Good PR research is the backbone of many PR campaigns. Crucially, our surveys result in stories that broadcast journalists want to use.
WHAT IS PR RESEARCH
PR research generally canvases opinion from the general public or a specific group of people, from which a PR story can be crafted. It’s different from market research, the latter which is used more to find out how customers feel about a particular service or product.
PR research is broader because the reason for commissioning it is primarily to attract the interest of journalists.
Broadcasters in particular like stories that reflect a trend. “Three out of five people will have at least one holiday in the UK this year, according to research published by XXXX”. That would work as a story if , for example, the research shows that this behaviour is in contrast with holiday makers in previous years.
“One in two people don’t know how much alcohol it takes to be over the drink-drive limit” would be another example. Journalists would be interested in this because it has a societal significance. Radio broadcasters would particularly like it because of the number of listeners who have the radio on in their cars. This makes the story relevant and the more relevant a story the more stickability it will have. Broadcast is all about attracting and keeping audiences.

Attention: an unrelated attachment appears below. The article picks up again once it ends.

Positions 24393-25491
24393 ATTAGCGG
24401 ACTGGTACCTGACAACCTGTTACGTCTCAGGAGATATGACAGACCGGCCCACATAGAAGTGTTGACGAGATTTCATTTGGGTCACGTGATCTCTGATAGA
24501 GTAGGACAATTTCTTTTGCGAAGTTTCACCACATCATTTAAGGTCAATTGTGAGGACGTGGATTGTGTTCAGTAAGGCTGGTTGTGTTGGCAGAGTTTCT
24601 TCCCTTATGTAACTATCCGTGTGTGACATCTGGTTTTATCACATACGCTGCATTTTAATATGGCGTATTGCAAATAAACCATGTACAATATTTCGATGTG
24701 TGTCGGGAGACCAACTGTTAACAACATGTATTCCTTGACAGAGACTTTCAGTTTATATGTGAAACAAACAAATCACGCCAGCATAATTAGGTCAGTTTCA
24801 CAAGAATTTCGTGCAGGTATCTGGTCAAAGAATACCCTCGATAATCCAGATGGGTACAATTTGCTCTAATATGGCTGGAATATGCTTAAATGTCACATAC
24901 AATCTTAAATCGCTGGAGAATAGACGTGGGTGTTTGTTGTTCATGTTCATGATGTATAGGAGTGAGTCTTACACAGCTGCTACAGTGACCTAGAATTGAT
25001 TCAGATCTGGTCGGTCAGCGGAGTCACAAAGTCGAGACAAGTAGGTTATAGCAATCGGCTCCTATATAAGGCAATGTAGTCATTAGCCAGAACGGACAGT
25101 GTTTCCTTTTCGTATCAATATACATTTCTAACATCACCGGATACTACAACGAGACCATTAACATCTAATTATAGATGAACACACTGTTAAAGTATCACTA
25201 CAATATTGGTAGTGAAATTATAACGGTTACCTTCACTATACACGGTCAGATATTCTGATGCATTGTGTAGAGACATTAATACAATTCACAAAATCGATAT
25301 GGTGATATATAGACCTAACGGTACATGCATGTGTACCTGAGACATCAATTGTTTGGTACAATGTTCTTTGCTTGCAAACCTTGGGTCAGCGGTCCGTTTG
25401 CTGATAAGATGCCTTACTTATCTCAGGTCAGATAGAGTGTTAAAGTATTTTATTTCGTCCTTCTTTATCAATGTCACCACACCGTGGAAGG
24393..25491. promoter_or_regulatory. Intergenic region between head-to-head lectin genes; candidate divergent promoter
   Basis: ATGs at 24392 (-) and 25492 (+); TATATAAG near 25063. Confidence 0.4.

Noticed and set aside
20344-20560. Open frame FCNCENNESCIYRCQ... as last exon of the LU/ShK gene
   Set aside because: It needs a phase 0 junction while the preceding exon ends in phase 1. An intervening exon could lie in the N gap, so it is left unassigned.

Topics that provoke discussion work well. Some of the best PR opportunities can be when the public relations research story is run in its entirety on radio, followed by an invitation to listeners to call in to the radio station with comment.
HOW WE CAN HELP
Whether you want to reach as broad an audience as possible, or have a specific, niche one in mind, we can help create a story that meets your campaign objectives with our PR survey research service.
Working with our longstanding PR research partners we can build the statistical basis needed for a successful survey story that will meet your campaign objectives. This will give you the genuine consumer insight and public opinion that broadcasters appreciate in a story.
What makes our PR survey research agency different is our journalistic experience. This background enables us to suggest topics, questions and story top lines that will work really well for broadcast, as well as across your campaign.
WHAT TO EXPECT FOR BEST COVERAGE